ASU English 19th Century British Studies

Pamela K. Gilbert "'A Mild Erection of the Head': The Meaning of the Blush in Nineteenth-Century Britain"

The Fletcher Lecture 2015
english.clas.asu.edu/fletcher

The 2014-2015 Ian Fletcher Memorial Lecture features Pamela Gilbert, the Albert Brick Professor in the Department of English at the University of Florida. Gilbert has published widely in the areas of Victorian literature, cultural studies and the history of medicine. Her first book, Disease, Desire and the Body in Victorian Women’s Popular Novels, was published by Cambridge University Press in 1997, followed by Mapping the Victorian Social Body (SUNY Press, 2004), The Citizen’s Body (Ohio State University Press, 2007), and Cholera and Nation (SUNY Press, 2008). Gilbert’s most recent articles include “Disease and the Body” in The Victorian World; “Women and Medicine in the Age of Empire” in The Cultural History of Women in The Age of Empire (1800-1920); and “‘A Nation of Good Animals’: Popular Beliefs and the Body,” in A Cultural History of the Body.

Gilbert will present the talk, "'A Mild Erection of the Head': The Meaning of the Blush in Nineteenth-Century Britain." One might assume that the frequent mention of blushing in British nineteenth-century literature is simply part of an emphasis on female modesty. In fact, both self-consciousness and the blush were embroiled in a history of contentious discussion in the period: on materialism, the human-animal divide, the embodied mind, the function of the nervous system, evolution, criminology, and even theology. Gilbert's presentation will trace several aspects of this discussion through the period, with special attention to the anatomist Charles Bell and Charles Darwin.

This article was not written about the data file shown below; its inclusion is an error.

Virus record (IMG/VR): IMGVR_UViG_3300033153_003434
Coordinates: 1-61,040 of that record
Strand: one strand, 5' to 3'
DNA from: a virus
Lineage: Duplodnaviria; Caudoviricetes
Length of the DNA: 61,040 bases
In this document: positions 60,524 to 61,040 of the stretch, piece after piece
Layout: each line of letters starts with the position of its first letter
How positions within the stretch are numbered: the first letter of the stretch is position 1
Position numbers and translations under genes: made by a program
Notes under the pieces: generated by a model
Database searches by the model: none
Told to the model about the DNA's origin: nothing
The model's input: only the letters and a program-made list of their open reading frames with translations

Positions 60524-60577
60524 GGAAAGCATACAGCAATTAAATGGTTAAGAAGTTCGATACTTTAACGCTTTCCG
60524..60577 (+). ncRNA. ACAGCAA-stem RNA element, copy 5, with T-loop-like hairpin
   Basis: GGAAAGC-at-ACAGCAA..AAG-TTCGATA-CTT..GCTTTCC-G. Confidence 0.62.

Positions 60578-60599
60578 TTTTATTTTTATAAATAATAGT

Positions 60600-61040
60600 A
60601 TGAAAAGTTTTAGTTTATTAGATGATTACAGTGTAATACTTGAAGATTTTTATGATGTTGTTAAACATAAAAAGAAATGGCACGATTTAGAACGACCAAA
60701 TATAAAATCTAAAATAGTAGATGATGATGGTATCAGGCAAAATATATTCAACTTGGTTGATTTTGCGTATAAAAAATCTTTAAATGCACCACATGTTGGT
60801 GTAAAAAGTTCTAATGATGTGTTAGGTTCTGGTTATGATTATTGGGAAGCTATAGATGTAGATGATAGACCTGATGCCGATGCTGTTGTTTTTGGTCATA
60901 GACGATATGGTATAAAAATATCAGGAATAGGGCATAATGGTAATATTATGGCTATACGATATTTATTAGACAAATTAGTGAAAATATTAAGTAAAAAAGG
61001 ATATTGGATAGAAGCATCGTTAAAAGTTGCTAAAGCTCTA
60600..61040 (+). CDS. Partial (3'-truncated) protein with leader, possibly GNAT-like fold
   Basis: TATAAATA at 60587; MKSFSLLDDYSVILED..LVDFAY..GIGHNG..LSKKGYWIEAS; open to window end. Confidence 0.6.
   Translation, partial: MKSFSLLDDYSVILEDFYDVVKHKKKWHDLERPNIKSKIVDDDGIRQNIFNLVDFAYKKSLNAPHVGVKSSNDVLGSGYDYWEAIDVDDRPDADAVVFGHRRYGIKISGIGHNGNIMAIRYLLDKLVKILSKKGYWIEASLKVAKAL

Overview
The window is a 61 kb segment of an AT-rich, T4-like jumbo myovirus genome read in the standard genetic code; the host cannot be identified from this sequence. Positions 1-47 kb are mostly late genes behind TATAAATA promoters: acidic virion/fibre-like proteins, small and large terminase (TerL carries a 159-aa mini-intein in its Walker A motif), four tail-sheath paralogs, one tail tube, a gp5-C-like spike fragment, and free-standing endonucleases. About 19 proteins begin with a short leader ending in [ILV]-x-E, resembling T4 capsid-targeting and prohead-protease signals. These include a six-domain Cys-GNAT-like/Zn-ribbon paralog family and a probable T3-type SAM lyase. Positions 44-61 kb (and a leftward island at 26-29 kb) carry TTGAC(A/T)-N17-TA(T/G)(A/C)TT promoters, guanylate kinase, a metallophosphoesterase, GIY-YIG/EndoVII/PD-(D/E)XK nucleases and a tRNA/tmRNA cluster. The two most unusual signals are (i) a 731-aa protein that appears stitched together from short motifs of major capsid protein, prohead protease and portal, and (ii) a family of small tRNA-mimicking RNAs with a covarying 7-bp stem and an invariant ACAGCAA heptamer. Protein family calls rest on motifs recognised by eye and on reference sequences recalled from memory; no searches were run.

April 14, 2015 | 5:30 p.m.
University Club (UCLUB) ASU Tempe campus

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ASU English 19th Century British Studies

ASU English Plus

The 19th century area has internationally known faculty who research and teach a range of topics in the period. Some strong thematic threads of our work include gender and society, natural history, science and literature, and studies in urban and rural


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The 19th century area has internationally known faculty who research and teach a range of topics in the period. Some strong thematic threads of our work include gender and society, natural history, science and literature, and studies in urban and rural landscapes. Faculty maintain a very active publication portfolio providing innovations to literature and cultural studies of the period.

Our graduate students currently serve as bloggers for the North American Society for the Study of Romanticism. We participate in a bi-monthly colloquim. Our program offers teaching assistantships and opportunities to intern at the library archives.

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